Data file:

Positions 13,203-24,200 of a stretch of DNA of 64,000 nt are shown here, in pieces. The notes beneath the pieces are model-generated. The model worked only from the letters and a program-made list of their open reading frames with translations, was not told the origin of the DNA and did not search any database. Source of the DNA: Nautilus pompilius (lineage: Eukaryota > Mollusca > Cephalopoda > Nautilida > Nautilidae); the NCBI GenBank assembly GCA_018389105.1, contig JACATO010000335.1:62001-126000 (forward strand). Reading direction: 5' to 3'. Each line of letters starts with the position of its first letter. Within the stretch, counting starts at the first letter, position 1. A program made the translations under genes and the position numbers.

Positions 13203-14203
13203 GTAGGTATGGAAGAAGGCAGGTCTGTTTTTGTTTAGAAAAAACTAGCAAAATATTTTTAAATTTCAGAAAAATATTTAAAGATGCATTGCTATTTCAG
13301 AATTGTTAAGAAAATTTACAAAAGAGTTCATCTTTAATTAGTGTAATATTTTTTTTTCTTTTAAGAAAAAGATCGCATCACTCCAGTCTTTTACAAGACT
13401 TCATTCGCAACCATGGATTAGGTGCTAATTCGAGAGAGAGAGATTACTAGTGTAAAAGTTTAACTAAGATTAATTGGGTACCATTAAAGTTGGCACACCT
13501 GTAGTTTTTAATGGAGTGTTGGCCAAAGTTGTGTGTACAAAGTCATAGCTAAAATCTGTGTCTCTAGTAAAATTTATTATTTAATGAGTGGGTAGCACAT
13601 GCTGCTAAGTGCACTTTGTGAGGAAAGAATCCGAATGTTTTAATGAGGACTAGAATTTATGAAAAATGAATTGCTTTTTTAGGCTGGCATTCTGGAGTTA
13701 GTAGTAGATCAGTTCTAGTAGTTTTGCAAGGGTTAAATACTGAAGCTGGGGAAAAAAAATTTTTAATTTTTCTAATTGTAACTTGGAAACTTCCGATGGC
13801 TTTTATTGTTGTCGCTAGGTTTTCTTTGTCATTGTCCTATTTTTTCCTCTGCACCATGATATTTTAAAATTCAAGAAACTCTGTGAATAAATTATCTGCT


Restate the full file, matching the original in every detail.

Positions 13,203-24,200 of a stretch of DNA of 64,000 nt are shown here, in pieces. The notes beneath the pieces are model-generated. The model worked only from the letters and a program-made list of their open reading frames with translations, was not told the origin of the DNA and did not search any database. Source of the DNA: Nautilus pompilius (lineage: Eukaryota > Mollusca > Cephalopoda > Nautilida > Nautilidae); the NCBI GenBank assembly GCA_018389105.1, contig JACATO010000335.1:62001-126000 (forward strand). Reading direction: 5' to 3'. Each line of letters starts with the position of its first letter. Within the stretch, counting starts at the first letter, position 1. A program made the translations under genes and the position numbers.

Positions 13203-14203
13203 GTAGGTATGGAAGAAGGCAGGTCTGTTTTTGTTTAGAAAAAACTAGCAAAATATTTTTAAATTTCAGAAAAATATTTAAAGATGCATTGCTATTTCAG
13301 AATTGTTAAGAAAATTTACAAAAGAGTTCATCTTTAATTAGTGTAATATTTTTTTTTCTTTTAAGAAAAAGATCGCATCACTCCAGTCTTTTACAAGACT
13401 TCATTCGCAACCATGGATTAGGTGCTAATTCGAGAGAGAGAGATTACTAGTGTAAAAGTTTAACTAAGATTAATTGGGTACCATTAAAGTTGGCACACCT
13501 GTAGTTTTTAATGGAGTGTTGGCCAAAGTTGTGTGTACAAAGTCATAGCTAAAATCTGTGTCTCTAGTAAAATTTATTATTTAATGAGTGGGTAGCACAT
13601 GCTGCTAAGTGCACTTTGTGAGGAAAGAATCCGAATGTTTTAATGAGGACTAGAATTTATGAAAAATGAATTGCTTTTTTAGGCTGGCATTCTGGAGTTA
13701 GTAGTAGATCAGTTCTAGTAGTTTTGCAAGGGTTAAATACTGAAGCTGGGGAAAAAAAATTTTTAATTTTTCTAATTGTAACTTGGAAACTTCCGATGGC
13801 TTTTATTGTTGTCGCTAGGTTTTCTTTGTCATTGTCCTATTTTTTCCTCTGCACCATGATATTTTAAAATTCAAGAAACTCTGTGAATAAATTATCTGCT